For Immediate Release: Revised May 12, 2006

Press Release: New Estimates Show Expected Tax Reconciliation Deal Would Provide Average Tax Cuts of $20 for Middle-Income Households, $42,000 for Millionaire Households

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New estimates from the Urban Institute-Brookings Institution Tax Policy Center (TPC) show that the $70 billion tax-cut reconciliation package reportedly agreed to by House and Senate negotiators will offer virtually no benefits to low- and moderate-income households, but shower high-income households with very large tax cuts.  The Center has issued a brief report summarizing the TPC findings.

The 20 percent of households in the middle of the income spectrum would receive an average of just $20 in tax benefits from the package if it were fully in effect in 2006, TPC found.  In contrast, the top one percent of households would receive an average of $14,100 apiece, and households with annual incomes of more than $1 million would receive an average tax cut of $43,000 apiece.

“The disparities in this bill are enormous.  While middle-class households will receive a tax break that’s barely big enough to buy a few gallons of gas, millionaires will receive a tax break that’s big enough to buy a new Mercedes or Lexus,” noted Joel Friedman, senior fellow at the Center and author of the Center’s report.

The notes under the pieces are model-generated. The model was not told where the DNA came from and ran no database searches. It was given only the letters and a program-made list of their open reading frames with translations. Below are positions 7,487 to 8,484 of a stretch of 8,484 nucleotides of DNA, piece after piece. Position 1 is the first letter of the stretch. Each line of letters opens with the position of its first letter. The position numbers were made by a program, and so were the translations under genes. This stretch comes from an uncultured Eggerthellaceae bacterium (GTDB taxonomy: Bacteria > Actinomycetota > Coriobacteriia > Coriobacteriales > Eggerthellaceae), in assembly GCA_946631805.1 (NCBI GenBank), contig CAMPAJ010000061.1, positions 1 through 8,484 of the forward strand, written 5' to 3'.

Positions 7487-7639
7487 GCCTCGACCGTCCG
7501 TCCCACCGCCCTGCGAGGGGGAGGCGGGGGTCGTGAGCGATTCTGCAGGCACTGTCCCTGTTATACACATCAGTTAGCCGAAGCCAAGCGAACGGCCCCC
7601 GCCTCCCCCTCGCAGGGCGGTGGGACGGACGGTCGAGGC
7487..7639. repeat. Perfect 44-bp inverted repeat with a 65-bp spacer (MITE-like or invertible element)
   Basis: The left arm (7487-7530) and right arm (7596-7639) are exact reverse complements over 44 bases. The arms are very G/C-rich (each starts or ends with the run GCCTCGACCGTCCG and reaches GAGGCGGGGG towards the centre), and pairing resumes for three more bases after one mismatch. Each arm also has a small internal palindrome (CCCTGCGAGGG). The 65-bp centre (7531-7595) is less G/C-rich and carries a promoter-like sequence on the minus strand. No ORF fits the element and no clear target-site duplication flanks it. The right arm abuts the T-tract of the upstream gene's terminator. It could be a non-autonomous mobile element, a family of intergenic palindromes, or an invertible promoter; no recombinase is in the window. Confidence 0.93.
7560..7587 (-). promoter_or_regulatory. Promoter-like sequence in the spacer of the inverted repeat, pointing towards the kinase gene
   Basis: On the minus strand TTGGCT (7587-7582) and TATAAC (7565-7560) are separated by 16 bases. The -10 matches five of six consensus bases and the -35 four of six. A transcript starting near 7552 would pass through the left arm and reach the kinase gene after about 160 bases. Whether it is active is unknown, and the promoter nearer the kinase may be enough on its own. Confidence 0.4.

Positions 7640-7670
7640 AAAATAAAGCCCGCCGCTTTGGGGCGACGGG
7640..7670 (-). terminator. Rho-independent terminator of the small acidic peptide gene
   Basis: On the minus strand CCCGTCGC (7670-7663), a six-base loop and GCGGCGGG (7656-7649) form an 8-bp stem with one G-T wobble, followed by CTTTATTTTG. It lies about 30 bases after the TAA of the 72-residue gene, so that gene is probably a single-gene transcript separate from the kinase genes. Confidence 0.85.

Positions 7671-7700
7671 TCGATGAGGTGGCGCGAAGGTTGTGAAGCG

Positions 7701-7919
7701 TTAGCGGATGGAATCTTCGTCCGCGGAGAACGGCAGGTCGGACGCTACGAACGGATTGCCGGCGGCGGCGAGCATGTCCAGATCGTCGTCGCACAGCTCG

The tax reconciliation agreement, whose formal announcement is expected next week, reportedly includes a two-year extension of capital gains and dividend tax cuts, a one-year extension of relief from the Alternative Minimum Tax (AMT), and a proposal to lift the income limits that apply to converting retirement funds to Roth IRAs.

More than half (55 percent) of the package’s benefits would flow to the 4 percent of households that have incomes above $200,000.  In contrast, just 5 percent of the benefits would flow to the 77 percent of households that have incomes below $75,000.

The reconciliation agreement provides such large tax breaks to the highest income households largely because of the capital gains and dividend tax cuts, which the Administration and Congressional leaders pushed hard to include in the bill.  Nearly half (45 percent) of the benefit of extending these tax cuts would go to households with incomes of more than $1 million, according to Tax Policy Center estimates.  The benefits of the AMT and Roth IRA provisions are also sharply skewed to higher-income households, providing nearly all their benefits to households with incomes above $100,000.

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The Center on Budget and Policy Priorities is a nonprofit, nonpartisan research organization and policy institute that conducts research and analysis on a range of government policies and programs. It is supported primarily by foundation grants.

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